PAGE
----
Top 10 Questions About The Brady Bunch





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Top 10 Questions About The Brady Bunch

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The following are perhaps the Top 10 questions I am asked about The Brady Bunch and its cast members. By making this page available as part of my Web site, I'm hoping to avoid having to answer these questions over and over again by e-mail. Please note that many other common questions can be answered by visiting two other pages of this site. Please read these pages thoroughly before sending any e-mail.
Encyclopedia Brady FAQ
A list of this Web site's most frequently asked questions, including tips on where to find episodes on video, news about the original cast members, sound clips, fonts, music, books, etc.
Brady Bunch Internet Resources
A comprehensive, annotated list of Web sites devoted to The Brady Bunch and its many spinoff shows and products.



1. What happened to Mike and Carol's first spouses?

The only references to the boys' mother and the girls' father in the entire five-year run of the series occur briefly in the pilot (and first episode), "The Honeymoon." A single scene with Mike and Bobby suggests quite strongly that Mrs. Brady died, though neither character explicitly says so. A later scene with Mike and Carol only offers the vague suggestion of some previous trauma before Carol's marriage to Mike. She never refers directly to her former husband. To read the entire relevant dialogue from both scenes described above, visit the encyclopedia entries for Mrs. Brady and Mr. Martin. The characters' full names were never revealed.

Sherwood Schwartz, the series' creator, has given numerous interviews in which he has said that Mike was originally created as a widower and that Carol was supposed to be divorced. However, when ABC refused to allow Carol to be described as divorced Schwartz said he made all references to her previous marriage deliberately vague. Schwartz also has said that he always considered Carol divorced. Despite Schwartz's intentions, the series was described to the public as the marriage of a widow and widower. Consider this excerpt from the 1969 "Fall Preview" issue of TV Guide:
This season's widows-and-widowers epidemic reaches an inevitable climax in The Brady Bunch. Widow (Florence Henderson) marries widower (Robert Reed, late of The Defenders), and they live happily -- if frenetically -- ever after.
Seizing on the ambiguity of Carol's earlier marriage, the writers of the 1996 movie A Very Brady Sequel based the plot on the return of Carol's "long lost" husband, Roy Martin. (His first name was never revealed in the TV show.) The film, a spoof of the TV show just like 1995's The Brady Bunch Movie, explains exactly who Roy Martin is and what became of him. However, it should be obvious that the situations in the movie have no relation to the continuity of the original television series.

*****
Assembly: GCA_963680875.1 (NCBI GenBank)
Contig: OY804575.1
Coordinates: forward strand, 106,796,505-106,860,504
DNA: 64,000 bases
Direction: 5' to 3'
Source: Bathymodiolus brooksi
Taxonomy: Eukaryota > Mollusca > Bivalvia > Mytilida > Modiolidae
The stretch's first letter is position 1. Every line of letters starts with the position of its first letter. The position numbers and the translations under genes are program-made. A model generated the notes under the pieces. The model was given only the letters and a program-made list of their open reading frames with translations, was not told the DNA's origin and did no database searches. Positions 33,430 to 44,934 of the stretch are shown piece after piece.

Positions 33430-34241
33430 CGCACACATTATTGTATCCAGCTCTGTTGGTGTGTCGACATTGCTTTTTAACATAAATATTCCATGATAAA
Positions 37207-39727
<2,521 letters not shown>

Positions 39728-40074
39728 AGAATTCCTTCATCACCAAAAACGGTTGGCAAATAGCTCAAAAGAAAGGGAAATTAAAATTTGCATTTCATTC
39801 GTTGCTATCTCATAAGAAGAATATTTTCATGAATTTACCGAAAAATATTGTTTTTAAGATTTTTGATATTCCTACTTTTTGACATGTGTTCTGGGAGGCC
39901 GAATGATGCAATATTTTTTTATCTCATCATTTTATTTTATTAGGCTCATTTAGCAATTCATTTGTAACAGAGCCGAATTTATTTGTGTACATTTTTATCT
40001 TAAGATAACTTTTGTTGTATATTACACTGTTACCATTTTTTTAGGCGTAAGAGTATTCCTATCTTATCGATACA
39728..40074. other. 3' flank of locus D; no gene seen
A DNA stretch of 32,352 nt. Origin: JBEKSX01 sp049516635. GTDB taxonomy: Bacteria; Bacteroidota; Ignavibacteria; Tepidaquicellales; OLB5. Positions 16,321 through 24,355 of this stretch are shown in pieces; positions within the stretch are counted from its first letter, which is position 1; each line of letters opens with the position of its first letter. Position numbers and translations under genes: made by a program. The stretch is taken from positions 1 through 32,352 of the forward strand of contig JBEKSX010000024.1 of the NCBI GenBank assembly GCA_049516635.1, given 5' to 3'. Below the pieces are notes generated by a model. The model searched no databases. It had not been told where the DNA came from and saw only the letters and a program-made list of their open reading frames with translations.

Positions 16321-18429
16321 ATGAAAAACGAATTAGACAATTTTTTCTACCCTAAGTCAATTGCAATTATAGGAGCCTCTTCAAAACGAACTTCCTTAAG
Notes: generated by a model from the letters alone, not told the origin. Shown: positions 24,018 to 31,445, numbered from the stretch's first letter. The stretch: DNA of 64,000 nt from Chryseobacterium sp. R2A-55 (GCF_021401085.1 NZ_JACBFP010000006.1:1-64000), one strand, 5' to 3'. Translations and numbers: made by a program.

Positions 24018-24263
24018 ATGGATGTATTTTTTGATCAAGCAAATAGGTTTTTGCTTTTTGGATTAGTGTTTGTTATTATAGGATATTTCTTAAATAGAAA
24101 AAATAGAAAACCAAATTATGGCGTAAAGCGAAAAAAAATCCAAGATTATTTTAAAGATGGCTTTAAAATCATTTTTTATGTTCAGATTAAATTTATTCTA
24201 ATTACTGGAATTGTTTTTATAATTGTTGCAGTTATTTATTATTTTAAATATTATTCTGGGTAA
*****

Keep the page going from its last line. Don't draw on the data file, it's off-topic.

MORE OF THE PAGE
2. What was Carol's maiden name? What was her first married name?

In the series pilot (also the first episode, "The Honeymoon"), Alice refers to Carol as "Mrs. Martin" in a breakfast scene with Mike and the boys before the wedding. Presumably, this is her first married name. Her parents are introduced as Mr. and Mrs. Tyler, so presumably she was born Carol Tyler.


3. Was Robert Reed gay? Did he die of AIDS?

Reed was gay, or perhaps bisexual considering that he once was married and fathered a daughter. However, he zealously guarded his privacy during his lifetime and to my knowledge never acknowledged his sexual orientation publicly in the media. To their credit, Reed's co-stars on The Brady Bunch refrained from discussing this subject while Reed was alive and only years after his death have they begun to offer respectful confirmation.

The subject of Reed's homosexuality was addressed openly (though a bit delicately) on the "E! True Hollywood Story" about The Brady Bunch, which premiered on June 6, 1999. In it, Florence Henderson said she first suspected Reed was gay when he appeared uncomfortable rehearsing an intimate scene with her during production of the series pilot in 1968 and voiced her suspicions to series creator Sherwood Schwartz. Schwartz reflected that despite his many battles with Reed over the show, he sympathized with the actor's inability to come out of the closet.

A few months later, TV Guide aired a prime-time special on sitcom scandals that covered much of the same ground. In it, Barry Williams emotionally blasted the emphasis tabloids placed on Reed's sexual orientation after his death.

On Oct. 16, 1998, Florence Henderson addressed this subject in the "Ask Flo" section of her official Web site, flohome.com. Here's her answer to the question:

Did the cast of The Brady Bunch know that Robert Reed was gay?

Yes, we all did. And it had no bearing on any of our lives. We all adored him. He knew I was heterosexual, and that was no big deal either!
Reed, whose real name was John Robert Rietz, died May 12, 1992, at Huntington Memorial Hospital in Pasadena, Calif. His Los Angeles County death certificate notes that the immediate cause of death (item 21) was "colon lymphoma" -- colon cancer -- and that he had been ill with cancer for six months prior to his death. The death certificate also lists "human immunodeficiency virus infection" in a section labeled "other significant conditions contributing to death but not related to cause given in 21."

Consider this excerpt from a June 1, 1992, cover story in People about the show and Reed's death:
Interest in the series was also heightened -- tragically -- when Robert Reed, who played architect and paterfamilias Mike Brady, died May 12 at age 59 (PEOPLE, May 25). His death, first attributed to colon cancer, was later revealed to have been hastened by AIDS. "There were a few of us who knew that he was HIV positive, and we protected his privacy," says Florence Henderson (Reed's TV wife, Carol Brady). "I really, honestly don't think everyone on the show knew. I never discussed it with anyone except Barry Williams. The others, even if they had known, would have protected his privacy."